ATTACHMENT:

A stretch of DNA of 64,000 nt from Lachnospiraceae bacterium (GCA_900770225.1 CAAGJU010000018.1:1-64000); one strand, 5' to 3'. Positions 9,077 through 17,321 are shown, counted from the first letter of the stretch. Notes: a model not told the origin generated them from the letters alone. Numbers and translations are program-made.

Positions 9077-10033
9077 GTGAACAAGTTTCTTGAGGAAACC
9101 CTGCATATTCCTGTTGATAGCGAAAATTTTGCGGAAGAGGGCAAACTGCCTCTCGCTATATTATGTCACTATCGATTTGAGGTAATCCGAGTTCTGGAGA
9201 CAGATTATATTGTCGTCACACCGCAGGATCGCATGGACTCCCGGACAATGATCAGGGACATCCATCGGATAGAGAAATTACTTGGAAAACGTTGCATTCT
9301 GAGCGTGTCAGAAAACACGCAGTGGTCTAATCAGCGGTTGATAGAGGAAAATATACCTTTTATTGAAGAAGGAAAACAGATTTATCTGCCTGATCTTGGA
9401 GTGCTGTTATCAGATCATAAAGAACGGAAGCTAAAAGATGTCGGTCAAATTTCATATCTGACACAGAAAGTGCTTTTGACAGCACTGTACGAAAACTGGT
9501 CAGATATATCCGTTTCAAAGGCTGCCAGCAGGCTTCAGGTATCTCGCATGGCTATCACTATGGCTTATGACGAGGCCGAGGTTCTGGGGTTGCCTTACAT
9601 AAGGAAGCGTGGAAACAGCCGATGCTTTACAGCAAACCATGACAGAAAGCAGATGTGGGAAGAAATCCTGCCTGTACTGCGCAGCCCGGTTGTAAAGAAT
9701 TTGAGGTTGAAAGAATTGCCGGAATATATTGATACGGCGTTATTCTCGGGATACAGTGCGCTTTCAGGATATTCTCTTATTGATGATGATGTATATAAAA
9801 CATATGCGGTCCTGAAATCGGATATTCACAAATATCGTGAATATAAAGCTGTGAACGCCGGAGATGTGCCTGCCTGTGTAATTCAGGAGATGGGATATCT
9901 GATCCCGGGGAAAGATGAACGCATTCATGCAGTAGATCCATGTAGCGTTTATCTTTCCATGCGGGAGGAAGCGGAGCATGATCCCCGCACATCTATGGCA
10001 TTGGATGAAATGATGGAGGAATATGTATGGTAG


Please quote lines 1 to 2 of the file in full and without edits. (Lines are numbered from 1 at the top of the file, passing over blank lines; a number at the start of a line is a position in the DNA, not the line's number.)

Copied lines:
A stretch of DNA of 64,000 nt from Lachnospiraceae bacterium (GCA_900770225.1 CAAGJU010000018.1:1-64000); one strand, 5' to 3'. Positions 9,077 through 17,321 are shown, counted from the first letter of the stretch. Notes: a model not told the origin generated them from the letters alone. Numbers and translations are program-made.

Positions 9077-10033